From the desk of Christina Boyd
Acclaimed author Lauren Willig’s latest offering, The Passion of the Purple Plumeria, is the tenth novel in her New York Times best selling Pink Carnation series. This historical romance series of Napoleonic era English spies, that fight for Britain and for love, is constructed within a modern day love story, told from the point of view of the American grad student Eloise Kelly who is writing her dissertation on the true identity of the Pink Carnation, the master British spy of the time.
In Purple Plumeria, (those of us who have been previously “Pinked,” often refer to the novels by the abbreviated Flower title…), the handsome Colonel William Reid, who we first encountered in Blood Lily (The Betrayal of the Blood Lily) has returned to his daughters in England from a lifelong military career in India only to discover his youngest has recently disappeared from boarding school with one of her classmates. Soon we learn the other missing student is Agnes Wooliston, the sister of British spymaster, errr, ehm, spymistress, the Pink Carnation – generally known as Miss Jane Wooliston – recalling her home from Paris to England. And where Miss Wooliston goes, so goes her caustically witty and straight-laced companion, and adroit, clever, parasol-wielding agent of the War Office, Miss Gwendolyn Meadows. While conducting an interview with the headmistress, they meet the aforementioned comely, charming Colonel.
Gwen didn’t like any of this. She didn’t like it one bit. All her instincts, well honed over years of midnight raids, were shouting “trouble.” How much of the trouble was coming from the situation and how much from a certain sun-bronzed colonel was a matter for debate. Bad enough that Agnes had gone missing; worse yet to have to deal with the parent of the other girl, poking his nose in—however attractive a nose it might be—and posing questions that might prove inconvenient for everyone. And by everyone, she meant the Pink Carnation. p. 55
Finding they must work together if they have any hopes of finding the two young ladies, the Colonel discovers his partner to be quite a delightful, refreshing conundrum and not only because of her dexterity while under attack. The lines at the corners of Colonel Reid’s eyes crinkled. “Do you ever allow anyone else the last word, Miss Meadows?” “Not if they haven’t wit enough to seize it,” said Gwen. “That,” said Colonel Reid, ‘sounds remarkably like a challenge.” p. 92 She on the other hand, never expected to be partnered with such a man and is surprised by the thoughts and emotions he inspires. He looked at her quizzically. They were close enough that she could make out the faint hint of a scar beside his lip, close enough to kiss. Where had that ridiculous thought come from? p. 93 Could our uptight, upstanding, paragon of virtue, spinster-heroine have passion simmering beneath that starchy, purple plumed facade?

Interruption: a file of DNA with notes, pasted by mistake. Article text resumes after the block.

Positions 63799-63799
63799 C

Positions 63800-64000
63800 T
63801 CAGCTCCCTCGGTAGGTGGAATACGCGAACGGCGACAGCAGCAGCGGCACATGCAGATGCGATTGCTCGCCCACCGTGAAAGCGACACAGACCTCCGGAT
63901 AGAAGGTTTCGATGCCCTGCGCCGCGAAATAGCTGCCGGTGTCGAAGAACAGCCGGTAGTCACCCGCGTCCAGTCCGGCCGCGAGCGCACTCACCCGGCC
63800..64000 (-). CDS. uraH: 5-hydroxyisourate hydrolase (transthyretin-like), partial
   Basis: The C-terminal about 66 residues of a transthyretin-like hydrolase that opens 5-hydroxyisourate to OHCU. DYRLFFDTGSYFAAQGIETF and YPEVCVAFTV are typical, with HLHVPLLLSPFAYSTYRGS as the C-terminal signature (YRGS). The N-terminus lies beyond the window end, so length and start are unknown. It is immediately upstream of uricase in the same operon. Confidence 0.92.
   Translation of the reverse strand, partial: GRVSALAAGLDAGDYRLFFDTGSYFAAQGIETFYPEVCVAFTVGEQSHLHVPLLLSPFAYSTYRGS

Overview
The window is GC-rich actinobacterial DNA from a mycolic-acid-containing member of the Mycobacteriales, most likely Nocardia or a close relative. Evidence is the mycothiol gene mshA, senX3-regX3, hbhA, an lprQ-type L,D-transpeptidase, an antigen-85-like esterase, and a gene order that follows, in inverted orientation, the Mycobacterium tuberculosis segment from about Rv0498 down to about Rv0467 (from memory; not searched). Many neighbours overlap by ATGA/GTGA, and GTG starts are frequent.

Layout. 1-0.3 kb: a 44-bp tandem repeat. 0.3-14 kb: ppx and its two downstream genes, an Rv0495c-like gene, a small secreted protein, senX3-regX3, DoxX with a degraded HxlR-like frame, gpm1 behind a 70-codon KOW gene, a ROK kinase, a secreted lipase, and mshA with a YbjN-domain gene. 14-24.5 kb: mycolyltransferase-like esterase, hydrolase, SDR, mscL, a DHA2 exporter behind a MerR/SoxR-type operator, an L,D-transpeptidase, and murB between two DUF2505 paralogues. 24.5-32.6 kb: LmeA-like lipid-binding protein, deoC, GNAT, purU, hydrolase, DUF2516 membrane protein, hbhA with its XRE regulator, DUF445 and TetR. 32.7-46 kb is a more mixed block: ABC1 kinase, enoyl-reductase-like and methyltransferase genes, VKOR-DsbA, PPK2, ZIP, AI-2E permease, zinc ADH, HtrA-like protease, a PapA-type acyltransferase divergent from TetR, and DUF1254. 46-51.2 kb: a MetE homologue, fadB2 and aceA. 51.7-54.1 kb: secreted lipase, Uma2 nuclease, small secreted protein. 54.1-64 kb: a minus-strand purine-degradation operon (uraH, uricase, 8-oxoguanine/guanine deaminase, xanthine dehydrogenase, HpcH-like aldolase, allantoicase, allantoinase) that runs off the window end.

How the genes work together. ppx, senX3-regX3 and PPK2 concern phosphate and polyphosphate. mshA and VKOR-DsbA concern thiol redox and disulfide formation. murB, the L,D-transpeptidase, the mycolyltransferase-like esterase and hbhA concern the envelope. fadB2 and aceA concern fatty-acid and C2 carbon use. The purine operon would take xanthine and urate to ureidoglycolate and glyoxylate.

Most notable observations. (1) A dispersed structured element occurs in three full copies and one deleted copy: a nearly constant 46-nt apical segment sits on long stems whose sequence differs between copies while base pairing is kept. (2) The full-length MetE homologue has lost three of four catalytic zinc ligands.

We last left our modern day Harvard grad student Eloise in book #9, The Garden Intrigue, the story telling the story, (or is it the story in the story? much like the chicken or the egg?), researching the Napoleonic Wars, specifically, the Pink Carnation, while living with her boyfriend, Colin Selwick at his country family estate, Selwick Hall. As it would happen, she fell into this love affair while researching his very ancestors – and with only 2 months left until she is expected to return to Harvard, the American one on the other side of the pond – she is as anxious about leaving him as she is about discovering her research has come to an unexpected standstill.
No matter where I looked, I couldn’t find any reference to Miss Jane Wooliston or Miss Gwendolyn Meadows in my sources post 1805. Edouard de Balcourt went on merrily living in the Hotel de Balcourt, toadying up to the Emperor (until the Restoration, at which point he abruptly remembered that his father had been decapitated during the Revolution and he’d never liked that upstart Corsican dictator anyway), but his cousin and chaperone had left the building. p. 72
And when the Selwick family legend of “the lost jewels of Behar” stirs up the skulking about of Colin’s loathsome douche of a cousin/step-father, Jeremy Selwick-Alderly, their family’s matriarch demands the two men work together to find the treasure, or else. Guided by childhood familial stories, a three-lined riddle, and a 200 year old book entitled, The Convent of Orsino by A Lady, the trio, embark on their own intrigue, which fortuitously re-ignites Eloise’s dissertation.
In the cunningly written Reader’s Guide, interviewing both the authors of The Convent of Orsino and the author of Purple Plumeria, Willig admits no little intimidation in pursuing Miss Gwen’s story and even wrote her Edwardian era stand-alone novel The Ashford Affair as a means of deferment. As much as I loved reading the fruits of her willful, blatant procrastination of this next Pink book, I am thoroughly satisfied with her win-win stratagems. The Passion of the Purple Plumeria has all the trademark characteristics of Lauren Willig’s previous Pink Carnation books: clever players and Napoleonic spy intrigue united with heart pounding romance. My only complaint: this book is not offered in hardback. In the spirit of Miss Meadows this reader snaps, “Hmph! It mars the look of the rest of my collection! The wrong trim on the wrong bonnet!” *Sniff!* But since that is not the author’s fault and falls clearly to the publisher, Lauren Willig’s latest is still a 5 star read! Be certain to add it to your summer reading list. Added bonuses: Discussion Questions perfect for your book club, as well as an excerpt for her next in this series, due Summer 2014.
5 out of 5 Regency Stars
The Passion of the Purple Plumeria: A Pink Carnation Novel, by Lauren Willig
NAL Trade (2013)
Trade paperback (480) pages
Cover image courtesy of the Penguin Group © 2013; text Christina Boyd © 2013, Austenprose.com.